What does "extend self" do?

Discussion in 'Ruby' started by Jeff, Jan 4, 2007.

  1. Jeff

    Jeff Guest

    I happened to be reading dependencies.rb in the Rails source, and it
    starts like this:

    require 'set'
    require File.dirname(__FILE__) + '/core_ext/module/attribute_accessors'
    require File.dirname(__FILE__) + '/core_ext/load_error'
    require File.dirname(__FILE__) + '/core_ext/kernel'

    module Dependencies #:nodoc:
    extend self

    What is the "extend self" doing? I thought at the top a module, 'self'
    was pretty much an empty context at that point... but I guess not,
    since the writer obviously thinks self contains something worth

    Jeff, Jan 4, 2007
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  2. Alle 21:09, gioved=EC 4 gennaio 2007, Jeff ha scritto:
    In a module definition, outside methods, self refers to the module itself, =
    it happens inside the definition of a class. For instance, the following co=

    module MyModule
    puts self.class
    puts self.name


    Stefano Crocco, Jan 4, 2007
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  3. Jeff

    dblack Guest

    Hi --

    self is never empty; it's always something. At the top of a module
    definition, it's the module object itself:

    module M
    p self

    will print:


    So what extend self does is it extends the module object by making the
    instance methods in the module available to it:

    module M
    def greet
    puts "hi"
    extend self

    M.greet # => hi

    Now the object M has access to the instance methods defined in M --
    which it also happens to *be* :)


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    A. RUBY FOR RAILS by David A. Black (http://www.manning.com/black)
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    dblack, Jan 4, 2007
  4. Well, like any method call in Ruby, there is a receiver here. In
    this case, it's just the implicit self, so the call is actually
    self.extend(self). Self, in that context, is the module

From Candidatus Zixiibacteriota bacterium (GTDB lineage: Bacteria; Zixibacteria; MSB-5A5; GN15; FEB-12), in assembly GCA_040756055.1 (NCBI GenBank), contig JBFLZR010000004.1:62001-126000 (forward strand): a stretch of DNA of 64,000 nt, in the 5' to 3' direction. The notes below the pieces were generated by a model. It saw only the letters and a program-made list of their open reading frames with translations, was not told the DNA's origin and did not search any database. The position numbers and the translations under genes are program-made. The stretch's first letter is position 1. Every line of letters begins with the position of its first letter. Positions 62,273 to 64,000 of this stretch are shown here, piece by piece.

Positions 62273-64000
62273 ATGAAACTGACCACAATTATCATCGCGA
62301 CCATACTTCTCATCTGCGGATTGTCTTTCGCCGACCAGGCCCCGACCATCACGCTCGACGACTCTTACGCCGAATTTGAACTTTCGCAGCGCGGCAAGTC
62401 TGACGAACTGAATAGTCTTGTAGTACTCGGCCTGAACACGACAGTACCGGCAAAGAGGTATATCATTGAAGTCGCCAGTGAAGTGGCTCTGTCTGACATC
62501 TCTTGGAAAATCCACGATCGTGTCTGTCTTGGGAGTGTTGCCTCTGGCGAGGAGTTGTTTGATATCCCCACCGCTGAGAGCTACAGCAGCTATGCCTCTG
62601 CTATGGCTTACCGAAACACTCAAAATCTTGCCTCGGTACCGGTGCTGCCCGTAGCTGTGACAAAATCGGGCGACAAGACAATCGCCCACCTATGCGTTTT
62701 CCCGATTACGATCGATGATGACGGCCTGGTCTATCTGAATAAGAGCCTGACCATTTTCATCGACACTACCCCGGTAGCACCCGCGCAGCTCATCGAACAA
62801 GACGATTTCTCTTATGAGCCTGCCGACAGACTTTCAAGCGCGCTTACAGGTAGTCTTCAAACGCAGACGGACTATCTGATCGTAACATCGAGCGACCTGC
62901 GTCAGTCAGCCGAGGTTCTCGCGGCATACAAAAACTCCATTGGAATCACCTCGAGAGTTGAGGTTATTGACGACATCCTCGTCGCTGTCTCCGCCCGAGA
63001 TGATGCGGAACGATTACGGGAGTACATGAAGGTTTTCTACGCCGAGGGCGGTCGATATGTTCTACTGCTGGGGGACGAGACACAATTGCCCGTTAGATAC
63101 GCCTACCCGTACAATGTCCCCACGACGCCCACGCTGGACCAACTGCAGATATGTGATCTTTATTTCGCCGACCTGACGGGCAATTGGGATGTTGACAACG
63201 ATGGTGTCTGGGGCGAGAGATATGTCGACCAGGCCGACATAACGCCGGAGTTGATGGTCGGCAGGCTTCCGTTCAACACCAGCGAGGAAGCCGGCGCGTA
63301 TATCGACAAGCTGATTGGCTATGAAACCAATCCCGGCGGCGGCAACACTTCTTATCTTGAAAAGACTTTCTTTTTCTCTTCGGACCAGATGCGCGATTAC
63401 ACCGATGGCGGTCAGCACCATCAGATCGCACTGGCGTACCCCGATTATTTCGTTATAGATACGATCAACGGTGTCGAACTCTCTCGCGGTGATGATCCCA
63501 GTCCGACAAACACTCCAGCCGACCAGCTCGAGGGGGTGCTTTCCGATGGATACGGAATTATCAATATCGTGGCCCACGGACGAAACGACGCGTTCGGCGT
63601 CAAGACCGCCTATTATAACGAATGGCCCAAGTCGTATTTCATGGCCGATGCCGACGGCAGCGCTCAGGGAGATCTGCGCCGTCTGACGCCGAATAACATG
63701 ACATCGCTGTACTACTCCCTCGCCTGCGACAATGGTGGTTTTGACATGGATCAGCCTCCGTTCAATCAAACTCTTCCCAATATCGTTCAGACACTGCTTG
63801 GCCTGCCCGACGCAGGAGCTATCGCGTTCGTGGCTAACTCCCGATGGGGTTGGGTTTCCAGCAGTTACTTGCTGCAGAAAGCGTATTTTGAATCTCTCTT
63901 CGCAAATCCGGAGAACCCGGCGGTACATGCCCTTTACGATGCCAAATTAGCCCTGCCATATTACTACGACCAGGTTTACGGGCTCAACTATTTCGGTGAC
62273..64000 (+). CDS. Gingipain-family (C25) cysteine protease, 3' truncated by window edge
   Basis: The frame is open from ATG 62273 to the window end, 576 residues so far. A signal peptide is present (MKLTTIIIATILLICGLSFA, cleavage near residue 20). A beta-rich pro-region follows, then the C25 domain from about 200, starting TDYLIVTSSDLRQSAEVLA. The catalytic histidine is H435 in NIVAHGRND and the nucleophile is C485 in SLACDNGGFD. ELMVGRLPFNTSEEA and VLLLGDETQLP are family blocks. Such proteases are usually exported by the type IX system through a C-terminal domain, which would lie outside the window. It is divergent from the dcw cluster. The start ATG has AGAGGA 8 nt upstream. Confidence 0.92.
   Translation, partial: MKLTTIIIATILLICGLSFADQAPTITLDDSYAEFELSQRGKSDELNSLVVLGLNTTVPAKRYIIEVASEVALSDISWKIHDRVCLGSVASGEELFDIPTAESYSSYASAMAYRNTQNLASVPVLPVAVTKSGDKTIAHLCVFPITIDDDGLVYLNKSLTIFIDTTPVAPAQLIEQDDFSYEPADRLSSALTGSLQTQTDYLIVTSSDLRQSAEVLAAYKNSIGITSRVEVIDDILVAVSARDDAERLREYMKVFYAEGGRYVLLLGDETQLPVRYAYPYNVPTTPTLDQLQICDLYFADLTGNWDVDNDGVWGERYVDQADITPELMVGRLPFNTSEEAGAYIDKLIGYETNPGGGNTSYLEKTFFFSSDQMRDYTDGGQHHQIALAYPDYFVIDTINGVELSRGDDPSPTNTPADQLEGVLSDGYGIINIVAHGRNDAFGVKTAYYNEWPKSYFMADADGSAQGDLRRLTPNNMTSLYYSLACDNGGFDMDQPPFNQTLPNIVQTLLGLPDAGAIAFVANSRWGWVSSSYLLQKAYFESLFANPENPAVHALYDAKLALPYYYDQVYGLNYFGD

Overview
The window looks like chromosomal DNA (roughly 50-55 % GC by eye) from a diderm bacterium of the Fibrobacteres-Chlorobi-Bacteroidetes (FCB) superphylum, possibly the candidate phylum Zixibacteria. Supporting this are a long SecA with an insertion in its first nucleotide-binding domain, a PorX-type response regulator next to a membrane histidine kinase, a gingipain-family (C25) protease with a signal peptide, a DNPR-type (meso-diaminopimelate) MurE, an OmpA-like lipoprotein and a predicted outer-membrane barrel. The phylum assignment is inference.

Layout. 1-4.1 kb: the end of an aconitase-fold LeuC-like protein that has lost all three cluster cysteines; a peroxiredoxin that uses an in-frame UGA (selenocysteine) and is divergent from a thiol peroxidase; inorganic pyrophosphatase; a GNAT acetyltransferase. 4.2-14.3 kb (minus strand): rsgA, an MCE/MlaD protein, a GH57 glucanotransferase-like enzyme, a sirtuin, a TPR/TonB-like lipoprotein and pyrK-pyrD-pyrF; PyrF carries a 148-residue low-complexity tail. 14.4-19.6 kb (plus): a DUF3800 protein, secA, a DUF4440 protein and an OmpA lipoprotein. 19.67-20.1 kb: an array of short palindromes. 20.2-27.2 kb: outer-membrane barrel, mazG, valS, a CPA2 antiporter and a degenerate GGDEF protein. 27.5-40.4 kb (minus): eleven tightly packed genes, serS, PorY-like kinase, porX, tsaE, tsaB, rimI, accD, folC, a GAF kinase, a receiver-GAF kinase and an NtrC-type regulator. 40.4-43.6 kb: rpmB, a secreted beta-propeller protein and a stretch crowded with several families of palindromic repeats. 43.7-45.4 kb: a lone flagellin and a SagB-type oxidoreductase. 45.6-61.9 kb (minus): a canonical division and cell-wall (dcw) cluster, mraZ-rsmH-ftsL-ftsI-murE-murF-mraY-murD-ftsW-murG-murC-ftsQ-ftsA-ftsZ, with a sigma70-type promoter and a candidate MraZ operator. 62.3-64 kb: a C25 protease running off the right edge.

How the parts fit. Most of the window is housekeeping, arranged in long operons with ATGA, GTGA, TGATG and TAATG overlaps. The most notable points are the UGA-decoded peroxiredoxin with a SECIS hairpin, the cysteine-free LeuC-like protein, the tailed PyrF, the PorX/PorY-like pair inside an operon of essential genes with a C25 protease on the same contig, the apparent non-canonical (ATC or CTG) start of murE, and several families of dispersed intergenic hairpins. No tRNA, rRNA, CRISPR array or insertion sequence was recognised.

Dependancies. Dependancies.extend(Dependancies) means, duplicate all
    the instance methods as module methods.

    Does that make sense?

    James Edward Gray II
    James Edward Gray II, Jan 4, 2007
  5. Jeff

    Xavier Noria Guest

    It extends the very module object. That's one-liner to add all the
    module instance methods as module functions. That is

    module Foo
    extend self
    def foo

    allows the call Foo.foo.

    To do it by hand you'd add a

    module_function :method

    for each method.

    -- fxn
    Xavier Noria, Jan 4, 2007
  6. Jeff

    Trans Guest

    Not quite the same however. Using module_function actually creates a
    new method that is a copy of the first. extend_self OTOH adds the
    module to it's own metaclass' inheritance chain, so in that case they
    are the same method.

    Trans, Jan 4, 2007
  7. Jeff

    Xavier Noria Guest

    Right, I just meant them to be conceptually similar to add some
    redundancy to the explanation. But it wasn't exact.

    Thank you!

    -- fxn
    Xavier Noria, Jan 4, 2007
  8. Jeff

    Jeff Guest

    Google seems to have lost my previous 2 attempts to reply to this
    thread, here we go again...

    Awesome, thanks for the help everyone! For some reason when I saw the
    "extend" at the top of the class, instead of at the bottom, I didn't
    see how it know about the instance methods that follow. Doh!

    Thanks again,
    Jeff, Jan 4, 2007
  9. Jeff

    Jeff Guest

    (and to all the others who said similar things)

    Thanks everyone! For some reason I thought that order was important,
    and having it appear before defining the instance methods would be
    futile. As soon as I started reading all the replies I realized I was
    being silly.

    Thanks again.
    Jeff, Jan 5, 2007
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